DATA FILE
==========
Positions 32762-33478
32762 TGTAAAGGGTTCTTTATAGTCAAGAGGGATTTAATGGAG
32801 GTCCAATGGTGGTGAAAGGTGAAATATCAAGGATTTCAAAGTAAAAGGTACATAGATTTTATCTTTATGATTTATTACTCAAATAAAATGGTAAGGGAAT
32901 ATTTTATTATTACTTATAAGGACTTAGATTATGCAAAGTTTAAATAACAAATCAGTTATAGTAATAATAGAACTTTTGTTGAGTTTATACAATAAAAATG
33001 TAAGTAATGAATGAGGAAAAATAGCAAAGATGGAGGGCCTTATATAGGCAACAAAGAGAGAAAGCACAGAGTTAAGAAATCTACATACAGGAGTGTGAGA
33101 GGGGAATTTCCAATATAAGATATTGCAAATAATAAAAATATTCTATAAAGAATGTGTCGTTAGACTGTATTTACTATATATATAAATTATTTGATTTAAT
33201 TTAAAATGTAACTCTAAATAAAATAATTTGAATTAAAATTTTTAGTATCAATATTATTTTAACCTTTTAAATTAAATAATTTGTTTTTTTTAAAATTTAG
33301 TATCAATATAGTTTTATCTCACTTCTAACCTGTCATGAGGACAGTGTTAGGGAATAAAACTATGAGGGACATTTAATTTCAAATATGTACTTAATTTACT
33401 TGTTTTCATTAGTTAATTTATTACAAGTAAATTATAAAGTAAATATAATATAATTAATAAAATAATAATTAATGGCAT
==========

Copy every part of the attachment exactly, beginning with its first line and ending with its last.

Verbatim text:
Positions 32762-33478
32762 TGTAAAGGGTTCTTTATAGTCAAGAGGGATTTAATGGAG
32801 GTCCAATGGTGGTGAAAGGTGAAATATCAAGGATTTCAAAGTAAAAGGTACATAGATTTTATCTTTATGATTTATTACTCAAATAAAATGGTAAGGGAAT
32901 ATTTTATTATTACTTATAAGGACTTAGATTATGCAAAGTTTAAATAACAAATCAGTTATAGTAATAATAGAACTTTTGTTGAGTTTATACAATAAAAATG
33001 TAAGTAATGAATGAGGAAAAATAGCAAAGATGGAGGGCCTTATATAGGCAACAAAGAGAGAAAGCACAGAGTTAAGAAATCTACATACAGGAGTGTGAGA
33101 GGGGAATTTCCAATATAAGATATTGCAAATAATAAAAATATTCTATAAAGAATGTGTCGTTAGACTGTATTTACTATATATATAAATTATTTGATTTAAT
33201 TTAAAATGTAACTCTAAATAAAATAATTTGAATTAAAATTTTTAGTATCAATATTATTTTAACCTTTTAAATTAAATAATTTGTTTTTTTTAAAATTTAG
33301 TATCAATATAGTTTTATCTCACTTCTAACCTGTCATGAGGACAGTGTTAGGGAATAAAACTATGAGGGACATTTAATTTCAAATATGTACTTAATTTACT
33401 TGTTTTCATTAGTTAATTTATTACAAGTAAATTATAAAGTAAATATAATATAATTAATAAAATAATAATTAATGGCAT